Modernisations to the US Air Force (USAF) fleet of Boeing B-52 heavy bombers have been delayed again, with the latest B-52J variant now set to reach initial operating capability (IOC) in 2033.

That upgrade effort covers a variety of onboard systems including new commercial engines, landing struts, electrical power generation and cockpit displays. The current B-52H bombers will separately receive an improved radar system.

The new delays to the modernisation initiative were outlined in the annual report from US Government Accountability Office (GAO) on Pentagon weapons acquisitions programmes, which was released on 17 June.

Two programmes cover the overhaul process: one for the active electronically scanned radar (AESA) upgrade and another for the new engines and associated systems, with the latter programme driving the latest slow down.

“There have been programme delays in part due to funding shortfalls to complete the detailed design,” the GAO says of the B-52 Commercial Engine Replacement Program (CERP).

The USAF will not reach IOC on the re-engined B-52J bombers until 2033, according to the latest GAO assessment. That represents a three-year modification from previous estimates.

B-52 takeoff c US PACAF

Source: US Pacific Air Forces

The US Air Force plans to equip its 76 Boeing B-52 heavy bombers with new Rolls-Royce engines and a modernised radar

CERP aims to replace the B-52’s eight Pratt & Whitney TF33 turbofans with the Rolls-Royce F130, a derivative of the company’s BR725 commercial powerplant. As with the current TF33s, Rolls-Royce is testing the B-52’s new F130 engines in a dual-pod, underwing configuration.

While Rolls-Royce is the propulsion supplier, B-52 prime contractor Boeing is overseeing integration efforts.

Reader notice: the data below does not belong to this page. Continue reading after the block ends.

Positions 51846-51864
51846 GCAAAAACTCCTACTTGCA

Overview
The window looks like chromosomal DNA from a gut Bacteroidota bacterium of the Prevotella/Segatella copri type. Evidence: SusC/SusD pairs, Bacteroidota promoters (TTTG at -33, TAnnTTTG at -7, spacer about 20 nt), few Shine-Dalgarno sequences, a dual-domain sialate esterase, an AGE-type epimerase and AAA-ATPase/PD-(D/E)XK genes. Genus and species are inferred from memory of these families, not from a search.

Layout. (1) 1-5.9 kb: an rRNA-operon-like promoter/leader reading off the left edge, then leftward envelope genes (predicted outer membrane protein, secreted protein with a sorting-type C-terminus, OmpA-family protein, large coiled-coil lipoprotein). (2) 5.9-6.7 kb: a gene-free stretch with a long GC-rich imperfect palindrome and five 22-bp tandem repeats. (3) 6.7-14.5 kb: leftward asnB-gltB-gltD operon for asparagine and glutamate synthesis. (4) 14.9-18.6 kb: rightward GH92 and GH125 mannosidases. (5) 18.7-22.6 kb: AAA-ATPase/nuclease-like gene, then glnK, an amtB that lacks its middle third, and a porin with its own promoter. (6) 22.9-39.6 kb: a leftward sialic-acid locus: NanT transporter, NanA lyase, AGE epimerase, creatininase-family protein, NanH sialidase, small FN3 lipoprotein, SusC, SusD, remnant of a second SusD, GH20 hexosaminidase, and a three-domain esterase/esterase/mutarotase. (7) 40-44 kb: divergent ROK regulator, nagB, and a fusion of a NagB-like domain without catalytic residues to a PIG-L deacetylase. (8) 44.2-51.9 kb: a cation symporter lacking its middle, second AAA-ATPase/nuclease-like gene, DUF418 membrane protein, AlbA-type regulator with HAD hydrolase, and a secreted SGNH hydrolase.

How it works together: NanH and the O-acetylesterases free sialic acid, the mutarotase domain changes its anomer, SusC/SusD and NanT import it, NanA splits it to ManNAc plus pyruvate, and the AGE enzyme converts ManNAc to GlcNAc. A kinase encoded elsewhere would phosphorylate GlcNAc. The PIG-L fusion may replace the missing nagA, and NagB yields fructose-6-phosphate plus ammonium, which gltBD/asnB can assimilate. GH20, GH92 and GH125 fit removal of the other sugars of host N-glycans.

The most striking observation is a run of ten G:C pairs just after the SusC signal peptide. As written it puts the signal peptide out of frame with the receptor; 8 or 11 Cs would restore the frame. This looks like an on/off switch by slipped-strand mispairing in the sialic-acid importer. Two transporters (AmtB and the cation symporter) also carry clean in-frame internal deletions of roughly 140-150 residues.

“[The programme] has worked with the contractors and submitted budget requests to support critical design review in August 2025 and initial operational capability in mid-fiscal year 2033,” the independent agency says.

The air force currently plans to issue a full production decision after receiving two B-52J test aircraft and completing an 18-month flight test programme.

Rolls Royce F130 engine test stand c RR

Source: Rolls-Royce

The US Air Force selected the Rolls-Royce F130 engine in September 2021 as a replacement for the B-52’s legacy Pratt & Whitney TF33 turbofans.

There are currently 76 B-52Hs in the USAF inventory, with an average age of 62 years, according to Cirium fleets data.

Separately, the B-52 radar modernisation programme (RMP) seeks to replace the current Northrop Grumman APQ‑166 radar with the modified APG-79 Bomber Modernized Radar System (BMRS), an off-the-shelf model from Raytheon.

In 2016, a USAF official described the legacy APQ-166 as “an old radar” with significant reliability issues that result in “flying around with a broken radar a lot”.

The new Raytheon AESA radar, which is currently installed on the US Navy fleet of Boeing F/A-18E/F Super Hornet fighters, is expected to deliver improvements to both reliability and performance.

“The new radar is expected to provide improved functionality and reliability to support both nuclear and conventional B-52H missions while allowing for mission-essential aircraft navigation and weather avoidance,” the GAO report states.

While the RMP uses the “fully mature” APG-79 system, the GAO says the programme is battling cost overruns, with 12.6% margin growth over the initial 2021 cost estimate.

The programme’s schedule also appears poised for delays, with the GAO noting the current USAF timeline calls for a low-rate initial production (LRIP) decision on the first 11 radars to occur before testing is completed on the first production-representative BMRS.

“Our prior work has shown that testing a production prototype after making the production decision increases the risk of costly and time-intensive design changes if the program discovers hardware issues later during integration with legacy systems,” the auditing agency notes.

The current RMP schedule calls for an LRIP decision in March 2025, with prototype testing taking place later that year in June.